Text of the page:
El Paso has tacos in vast supply, all-female mariachi bands, parks and even a few Vietnamese pho places. I spent most of my time driving a goofy mini-van full of camera equipment and coaching Paula, our PA, on how to ace an interview and who she should and should not date. But what do I know anyway? I was a PA that week too. It's hard work they have to do and I feel bad for them. I spent most of my time examining how the sun fell across buildings and reading Speedboat again and again in an empty van.
We were looking for Muir Woods. But at the fork where you choose to go, quite literally, UP the mountain or DOWN, Mr. Penson and I made the last minute decision to go UP. Up we went. The road curled up and around and up and around and I was for certain we were lost, or at least on the way to a very narrow peak, with a slim expensive observation tower, and a dozen families of tourists with screaming babies. Instead we found ourselves on top of a mountain, surrounded by steep, rolling hills and a fog so dense that I thought we were on the edge of the universe. I walked up the hill slowly, because it seemed there was nothing else around us. It was "I Who Have Arrived in Heaven" but the real-life edition-- not an endless reflecting pool of tiny, twinkling lights, but the inside of a cloud, as seen from the top of a gigantic, round and startlingly green mountain. "They filmed Teletubbies here," Filipp said, helpfully.
The other-worldliness of the West coast is itself a phenomenon. It has inspired every kind of artist. I went there because you cannot possibly feel so bad about things when you are standing on the edge of the universe, looking into the Pacific that goes on forever and ever, dreaming of all the exotic inhabitants that have once been in your place. I met a man who was locked outside his pretty pink house on Oak Street with his bag of groceries. At Golden Gate Park my friend Alan spotted a coyote from across a lake, and it stared at us while we watched its every move, and got closer to it until it disappeared like a ghost. I went to Tartine and ate the most delicious lemon tart for breakfast that gave me a tummy ache. Filipp and I got lost again in the mountains, my boots got brown and muddy.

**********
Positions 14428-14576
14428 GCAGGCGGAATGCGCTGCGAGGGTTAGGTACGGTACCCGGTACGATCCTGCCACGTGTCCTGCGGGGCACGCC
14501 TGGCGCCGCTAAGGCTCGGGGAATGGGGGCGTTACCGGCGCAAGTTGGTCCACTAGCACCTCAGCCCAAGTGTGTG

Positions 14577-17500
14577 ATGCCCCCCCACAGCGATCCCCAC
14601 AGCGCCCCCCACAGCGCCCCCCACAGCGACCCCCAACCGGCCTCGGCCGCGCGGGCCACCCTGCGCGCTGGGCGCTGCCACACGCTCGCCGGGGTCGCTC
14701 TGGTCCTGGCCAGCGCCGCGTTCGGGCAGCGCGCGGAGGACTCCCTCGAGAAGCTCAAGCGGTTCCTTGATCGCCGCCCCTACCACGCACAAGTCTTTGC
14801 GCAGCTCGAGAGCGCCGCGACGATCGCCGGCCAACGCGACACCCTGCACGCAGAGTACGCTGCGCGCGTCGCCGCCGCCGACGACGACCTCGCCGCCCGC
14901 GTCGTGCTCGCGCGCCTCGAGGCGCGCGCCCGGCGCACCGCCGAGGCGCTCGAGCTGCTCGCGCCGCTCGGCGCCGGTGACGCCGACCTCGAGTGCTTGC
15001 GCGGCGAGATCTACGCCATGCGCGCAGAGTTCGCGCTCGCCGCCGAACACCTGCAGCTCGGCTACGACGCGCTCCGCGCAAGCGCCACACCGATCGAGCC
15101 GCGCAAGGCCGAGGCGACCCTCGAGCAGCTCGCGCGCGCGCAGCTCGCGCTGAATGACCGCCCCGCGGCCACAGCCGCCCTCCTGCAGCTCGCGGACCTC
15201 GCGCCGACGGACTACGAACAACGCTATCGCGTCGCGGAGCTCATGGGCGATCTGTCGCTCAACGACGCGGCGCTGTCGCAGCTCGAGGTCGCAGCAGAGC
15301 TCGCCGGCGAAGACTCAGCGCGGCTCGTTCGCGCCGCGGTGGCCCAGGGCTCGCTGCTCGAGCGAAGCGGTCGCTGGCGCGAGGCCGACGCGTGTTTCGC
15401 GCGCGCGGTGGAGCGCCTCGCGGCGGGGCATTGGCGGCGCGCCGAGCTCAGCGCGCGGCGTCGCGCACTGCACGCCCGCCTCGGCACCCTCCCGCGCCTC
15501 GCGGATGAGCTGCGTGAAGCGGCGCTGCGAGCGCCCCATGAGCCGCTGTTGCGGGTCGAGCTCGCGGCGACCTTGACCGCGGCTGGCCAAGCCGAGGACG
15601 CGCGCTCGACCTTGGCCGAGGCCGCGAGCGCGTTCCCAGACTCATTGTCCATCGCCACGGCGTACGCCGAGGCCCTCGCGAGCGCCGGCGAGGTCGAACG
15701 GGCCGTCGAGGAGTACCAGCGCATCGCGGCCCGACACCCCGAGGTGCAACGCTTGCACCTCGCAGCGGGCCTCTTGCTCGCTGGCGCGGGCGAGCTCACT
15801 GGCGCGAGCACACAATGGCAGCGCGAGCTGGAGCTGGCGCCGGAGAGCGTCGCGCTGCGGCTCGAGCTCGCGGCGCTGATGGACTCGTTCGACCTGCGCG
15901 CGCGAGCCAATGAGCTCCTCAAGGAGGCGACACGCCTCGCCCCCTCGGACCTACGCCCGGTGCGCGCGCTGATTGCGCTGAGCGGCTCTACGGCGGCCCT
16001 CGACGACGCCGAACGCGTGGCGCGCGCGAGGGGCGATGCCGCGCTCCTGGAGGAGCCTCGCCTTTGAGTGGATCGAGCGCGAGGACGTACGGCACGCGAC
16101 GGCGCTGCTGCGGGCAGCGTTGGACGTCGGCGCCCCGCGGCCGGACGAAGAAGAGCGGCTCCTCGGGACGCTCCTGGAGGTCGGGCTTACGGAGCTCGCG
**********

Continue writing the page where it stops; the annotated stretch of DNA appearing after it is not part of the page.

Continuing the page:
I know we're well into fall by now, but that film hasn't been developed yet. And once upon a time we drove a couple hundred miles to the lighthouse at the very tip of Long Island, stopping in Amagansett to visit the famous Jack's coffee. I got a Teddy Boy, because the name reminded me of my dad, and also because it was both highly caffeinated and full of cream. It gave me a tummy ache but it was worth it. Then Mr. Penson and I found ourselves driving along this road at the end of the world, knowing full well the beach was just beyond it, seeing it for short stretches before the road dipped back down below the dunes. We couldn't find a parking lot, everything was private, and for a few minutes we felt utterly shut out of the paradise that we'd set out to find. We briefly considered parking illegally and throwing ourselves over a couple fences just to bask in that immaculate sunshine for a few short minutes. Finally, after rounding another curve, we saw a small, hand painted sign that said "Free Parking" with an arrow. We quickly found a spot and also found the Montauk Italian Ice truck, which is by far the best Italian ice on the island. I don't even like Italian ice. Filipp got two of them. Later, we drove out to the lighthouse and made little circles of snails on rocks in the water. When we got back to town, we were the last customer's at Pete's Lobster Shack, and slurped down lobster rolls and corn on the cob in the coming dark.